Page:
This film and series of photo essays explores two unsung humanitarian responses to the crisis of the missing of World War 1 – the Red Cross Wounded and Missing Enquiry Bureau and the post-war work of the Australian Graves Detachment and Graves Services. It tells of a remarkable group of men and women, ordinary people in extraordinary circumstances, who laboured to provide comfort and connection to grieving families in distant Australia.
Isaac Douglas Hermann & Heather Arnold
Carlo Catani: An engineering star over Victoria
After more than forty-one years of public service that never ended with his retirement, through surveying and direct design, contracting, supervision, and collaborative approaches, perhaps more than any other single figure, Carlo Catani re-scaped not only parts of Melbourne, but extensive swathes of Victoria ‘from Portland to Mallacoota’, opening up swamplands to farming, bringing access to beauty spots, establishing new townships, and the roads to get us there.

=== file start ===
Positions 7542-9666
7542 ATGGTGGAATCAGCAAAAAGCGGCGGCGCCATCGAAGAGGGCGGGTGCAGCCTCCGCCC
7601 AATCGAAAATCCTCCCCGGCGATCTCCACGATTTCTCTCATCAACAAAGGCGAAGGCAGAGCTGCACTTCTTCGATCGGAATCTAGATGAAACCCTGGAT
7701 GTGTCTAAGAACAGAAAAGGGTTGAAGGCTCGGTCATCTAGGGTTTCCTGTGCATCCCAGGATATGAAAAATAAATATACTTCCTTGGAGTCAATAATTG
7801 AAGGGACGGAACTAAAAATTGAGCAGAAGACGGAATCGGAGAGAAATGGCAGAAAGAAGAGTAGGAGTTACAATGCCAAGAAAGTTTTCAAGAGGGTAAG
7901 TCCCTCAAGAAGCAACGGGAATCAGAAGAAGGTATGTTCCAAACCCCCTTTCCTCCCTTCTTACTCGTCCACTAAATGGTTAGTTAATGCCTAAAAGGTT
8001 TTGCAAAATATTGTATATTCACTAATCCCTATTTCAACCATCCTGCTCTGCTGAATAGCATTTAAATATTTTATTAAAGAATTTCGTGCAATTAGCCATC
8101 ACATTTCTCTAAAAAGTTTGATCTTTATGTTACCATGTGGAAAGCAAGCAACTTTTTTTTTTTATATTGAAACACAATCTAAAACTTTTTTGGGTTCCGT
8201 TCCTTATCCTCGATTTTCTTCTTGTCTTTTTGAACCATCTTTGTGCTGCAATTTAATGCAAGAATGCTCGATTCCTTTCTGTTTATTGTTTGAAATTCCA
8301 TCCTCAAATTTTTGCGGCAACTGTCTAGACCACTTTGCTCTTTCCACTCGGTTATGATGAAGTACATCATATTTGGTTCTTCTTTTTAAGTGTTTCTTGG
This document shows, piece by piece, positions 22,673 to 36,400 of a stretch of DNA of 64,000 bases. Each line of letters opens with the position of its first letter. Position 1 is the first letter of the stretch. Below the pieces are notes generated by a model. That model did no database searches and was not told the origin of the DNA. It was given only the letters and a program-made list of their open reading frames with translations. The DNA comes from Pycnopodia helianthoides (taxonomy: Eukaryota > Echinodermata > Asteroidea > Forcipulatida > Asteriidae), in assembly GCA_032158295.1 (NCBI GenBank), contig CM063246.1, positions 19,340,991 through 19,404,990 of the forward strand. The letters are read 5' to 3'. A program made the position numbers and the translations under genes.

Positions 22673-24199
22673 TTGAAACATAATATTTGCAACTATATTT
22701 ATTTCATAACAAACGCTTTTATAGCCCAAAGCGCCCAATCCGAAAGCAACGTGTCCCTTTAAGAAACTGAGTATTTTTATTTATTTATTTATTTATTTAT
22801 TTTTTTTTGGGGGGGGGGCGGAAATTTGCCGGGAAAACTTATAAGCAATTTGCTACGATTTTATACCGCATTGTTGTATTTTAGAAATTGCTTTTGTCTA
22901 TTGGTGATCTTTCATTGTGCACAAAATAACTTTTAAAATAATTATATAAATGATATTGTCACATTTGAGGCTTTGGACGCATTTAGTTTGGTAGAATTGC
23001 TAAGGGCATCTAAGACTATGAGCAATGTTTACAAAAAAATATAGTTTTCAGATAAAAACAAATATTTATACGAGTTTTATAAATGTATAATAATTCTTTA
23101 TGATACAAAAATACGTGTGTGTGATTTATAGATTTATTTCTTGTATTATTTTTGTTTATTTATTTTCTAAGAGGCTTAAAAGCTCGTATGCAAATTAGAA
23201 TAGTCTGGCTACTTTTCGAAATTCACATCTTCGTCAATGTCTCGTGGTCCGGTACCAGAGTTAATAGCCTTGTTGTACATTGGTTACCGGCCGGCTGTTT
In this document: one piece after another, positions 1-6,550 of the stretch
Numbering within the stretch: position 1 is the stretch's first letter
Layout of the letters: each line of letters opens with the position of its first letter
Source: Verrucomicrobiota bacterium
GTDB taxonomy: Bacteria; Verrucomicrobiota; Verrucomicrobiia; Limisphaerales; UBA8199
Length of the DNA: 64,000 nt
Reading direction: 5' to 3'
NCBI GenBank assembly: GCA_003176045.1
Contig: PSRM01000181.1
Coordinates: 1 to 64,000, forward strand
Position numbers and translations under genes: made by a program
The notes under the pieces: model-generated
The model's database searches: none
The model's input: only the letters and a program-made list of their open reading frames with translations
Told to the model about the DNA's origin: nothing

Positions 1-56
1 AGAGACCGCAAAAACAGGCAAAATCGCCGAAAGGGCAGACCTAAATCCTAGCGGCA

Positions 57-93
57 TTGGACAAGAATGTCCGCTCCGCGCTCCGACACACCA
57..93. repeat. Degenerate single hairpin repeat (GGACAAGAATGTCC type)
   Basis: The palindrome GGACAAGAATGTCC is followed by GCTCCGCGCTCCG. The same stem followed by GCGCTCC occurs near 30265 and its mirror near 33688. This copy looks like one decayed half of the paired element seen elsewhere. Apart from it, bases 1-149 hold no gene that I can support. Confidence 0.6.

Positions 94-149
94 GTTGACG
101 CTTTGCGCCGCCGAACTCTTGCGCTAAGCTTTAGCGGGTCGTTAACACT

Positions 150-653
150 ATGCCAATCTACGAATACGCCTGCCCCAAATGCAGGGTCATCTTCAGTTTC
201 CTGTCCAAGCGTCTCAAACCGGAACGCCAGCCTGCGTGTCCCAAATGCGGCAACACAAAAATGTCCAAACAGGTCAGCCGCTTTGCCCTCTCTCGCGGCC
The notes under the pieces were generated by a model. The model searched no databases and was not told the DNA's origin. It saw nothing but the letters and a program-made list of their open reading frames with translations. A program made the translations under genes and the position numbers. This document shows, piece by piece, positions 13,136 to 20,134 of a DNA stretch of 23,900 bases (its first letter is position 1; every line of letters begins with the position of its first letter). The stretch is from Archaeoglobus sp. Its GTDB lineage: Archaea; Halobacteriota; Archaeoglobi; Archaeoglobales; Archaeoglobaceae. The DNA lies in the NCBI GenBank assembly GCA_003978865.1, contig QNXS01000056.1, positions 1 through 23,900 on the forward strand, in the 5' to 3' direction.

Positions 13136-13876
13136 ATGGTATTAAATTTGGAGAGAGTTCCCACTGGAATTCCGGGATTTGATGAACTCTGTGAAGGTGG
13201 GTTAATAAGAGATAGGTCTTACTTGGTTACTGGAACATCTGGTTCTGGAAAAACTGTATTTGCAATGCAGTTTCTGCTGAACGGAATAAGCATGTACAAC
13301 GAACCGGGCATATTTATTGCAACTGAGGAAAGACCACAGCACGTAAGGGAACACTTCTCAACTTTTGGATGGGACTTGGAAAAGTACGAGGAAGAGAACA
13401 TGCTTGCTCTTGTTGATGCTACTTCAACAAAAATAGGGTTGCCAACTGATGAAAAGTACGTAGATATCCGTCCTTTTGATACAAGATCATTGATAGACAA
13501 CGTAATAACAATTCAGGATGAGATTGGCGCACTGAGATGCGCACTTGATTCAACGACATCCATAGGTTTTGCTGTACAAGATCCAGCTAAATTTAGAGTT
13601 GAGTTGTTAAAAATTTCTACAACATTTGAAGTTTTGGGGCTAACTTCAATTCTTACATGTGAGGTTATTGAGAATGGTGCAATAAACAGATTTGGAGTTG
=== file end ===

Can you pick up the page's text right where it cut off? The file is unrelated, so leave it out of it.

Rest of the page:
Lighthouses: The romance and the reality
Everybody loves a lighthouse. The image of the shining light in a tall tower seem to stir something in everyone’s imagination. We imagine a romantic life in one of these isolated outposts. Away from the hustle and bustle, in a sublime and wild setting, at one with the elements…
The reality was a little different. Lighthouses were built on remote sections of the Victorian coast or on islands, some only accessible by sea. Light keepers and their families relied on infrequent supplies brought in by ships. During emergencies there might be no help at hand and the consequences could be tragic.